A look ahead at the key events leading the news agenda next week, from the team at Foresight News. Delivered to your inbox on Fridays.
Leading the week
Wednesday (November 15) could be the final step in the long-running legal saga of the Rwanda scheme as the Supreme Court issues its judgment in the Home Office’s challenge to the ruling which blocked the government’s flagship immigration policy. Home Secretary Suella Braverman’s future reportedly hangs in the balance, with Prime Minister Rishi Sunak already under pressure to sack her over controversial comments regarding the police and pro-Palestinian protesters.
Should the Supreme Court uphold the Court of Appeal’s decision, Braverman is expected to call for the UK to leave the European Convention on Human Rights, putting her at odds with centrist MPs once again. If Supreme Court rules in the Government’s favour, the first flight to Kigali could leave as early as February 24, though the ruling may still be subject to a challenge at the European Court of Human Rights – no doubt pouring fuel on the fire for those who want leaving the ECHR at the centre of the Conservative Party’s election campaign next year.
The Labour Party row over its stance on the Israel-Hamas conflict will continue into next week when the Commons is expected to vote on an SNP amendment to the King’s Speech on Wednesday (November 15) calling on the government to join international pleas for an immediate ceasefire and an end to the siege on Gaza. Labour leader Keir Starmer, who has advocated for a ‘humanitarian pause’ rather than a full ceasefire, faces the prospect of MPs voting against the party line and highlighting the growing divide between the leadership and a significant chunk of its membership, though the announcement today that Israel will begin daily military pauses may quell some of the disagreement. Public dissent in the Conservative party has largely been kept to a minimum so far, though Rishi Sunak may use his speech to the Lord Mayor’s Banquet on Monday (November 13) to gently remind his MPs of the need for unity in a vote which could still expose fault lines on both sides of the House.
Those hoping for boldness in the government’s agenda for the coming Parliamentary session were disappointed on Tuesday, so the clamouring for red meat for the Tory masses will only grow louder as we get closer to the Autumn Statement. Jeremy Hunt’s preparations will be informed by a final pair of major economic indicators in the form of labour market statistics on Tuesday (November 14) and CPI data on Wednesday (November 15). The Chancellor received a reminder at the start of this week of the need to remain stoic in the face of backbenchers’ demands for tax cuts, and his deputy John Glen maintained the messaging in an interview with The House magazine, suggesting that even better jobs numbers and a first fall in inflation for two months won’t influence the Treasury’s planning now.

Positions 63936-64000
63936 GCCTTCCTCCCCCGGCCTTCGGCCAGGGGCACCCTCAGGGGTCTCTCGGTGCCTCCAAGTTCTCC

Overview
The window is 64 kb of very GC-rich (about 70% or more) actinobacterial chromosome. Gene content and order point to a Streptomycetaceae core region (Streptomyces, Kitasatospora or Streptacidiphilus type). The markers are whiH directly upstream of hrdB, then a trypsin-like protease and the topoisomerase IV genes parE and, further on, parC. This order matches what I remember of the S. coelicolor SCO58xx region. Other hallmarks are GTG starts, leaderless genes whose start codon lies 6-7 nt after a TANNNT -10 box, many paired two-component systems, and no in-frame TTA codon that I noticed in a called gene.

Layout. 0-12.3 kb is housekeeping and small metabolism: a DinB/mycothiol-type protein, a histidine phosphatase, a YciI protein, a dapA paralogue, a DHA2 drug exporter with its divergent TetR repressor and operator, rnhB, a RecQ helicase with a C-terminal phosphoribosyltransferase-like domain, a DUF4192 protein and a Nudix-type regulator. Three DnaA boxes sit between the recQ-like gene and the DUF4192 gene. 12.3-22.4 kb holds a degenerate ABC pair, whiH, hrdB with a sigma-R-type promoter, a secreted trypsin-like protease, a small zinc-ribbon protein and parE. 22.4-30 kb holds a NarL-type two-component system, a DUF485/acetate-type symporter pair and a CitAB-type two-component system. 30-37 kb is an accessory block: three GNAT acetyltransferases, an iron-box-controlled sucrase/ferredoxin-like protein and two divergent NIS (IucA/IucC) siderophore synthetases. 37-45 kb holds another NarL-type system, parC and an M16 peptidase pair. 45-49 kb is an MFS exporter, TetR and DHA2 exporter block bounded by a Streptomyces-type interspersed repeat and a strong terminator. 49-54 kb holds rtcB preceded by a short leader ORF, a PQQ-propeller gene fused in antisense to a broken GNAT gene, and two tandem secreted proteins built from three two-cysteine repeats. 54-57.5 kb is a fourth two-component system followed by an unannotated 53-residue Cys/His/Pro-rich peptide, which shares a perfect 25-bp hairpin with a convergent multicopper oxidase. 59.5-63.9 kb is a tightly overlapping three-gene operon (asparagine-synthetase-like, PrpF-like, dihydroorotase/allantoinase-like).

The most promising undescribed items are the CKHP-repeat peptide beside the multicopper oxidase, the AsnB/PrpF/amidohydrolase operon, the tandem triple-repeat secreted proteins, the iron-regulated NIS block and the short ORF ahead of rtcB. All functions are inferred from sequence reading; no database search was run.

US President Joe Biden heads to California next week to host a meeting of APEC leaders, though the real focus of the trip will be his summit with Chinese President Xi Jinping slated for Wednesday (November 15). The encounter will be their first since they met on the margins on the G20 summit in Indonesia last November, but officials are already downplaying expectations of major developments amid strained relations between the superpowers. While much remains unknown about the format of the summit and whether a press conference might follow, Xi is expected to deliver a speech later on Wednesday at an event hosted by the National Committee on US-China Relations and the US-China Business Council.
The main APEC meeting then begins on Thursday (November 16), while several leaders in town for the summit – including Biden and Xi – will join X’s Elon Musk and Alphabet’s Sundar Pichai to address the APEC CEO summit taking place Wednesday and Thursday.
Friday (November 17) sees the start of the annual Middle East-focused IISS Manama Dialogue, this year opening with a keynote from Bahrain’s Crown Prince Prince Salman bin Hamad Al Khalifa. The conflict in Gaza and heightened regional tensions are set to dominate this year’s gathering, and significant interest is expected in a session on Saturday (November 18) on the US Commitment to the Middle East, likely featuring an intervention from a senior Biden administration official, followed by a timely session on war, diplomacy and de-escalation.
Sunday (November 19) sees the runoff in Argentina’s presidential election between economy minister Sergio Massa and firebrand libertarian lawmaker Javier Milei. Milei, who has described himself as an anarcho-capitalist, shocked many when he won the open primary in the summer but garnered fewer votes than Massa in the first round last month. Milei is now backed by his former rival Patricia Bullrich, who placed third in October, as well as by her former boss Mauricio Macri, though it remains unclear whether their endorsements will reassure voters nervous about his extreme economic policies, or whether it will tarnish his ‘outsider’ brand. Much may hinge on the candidates’ performances in the final debate ahead of the vote, scheduled for this Sunday (November 12).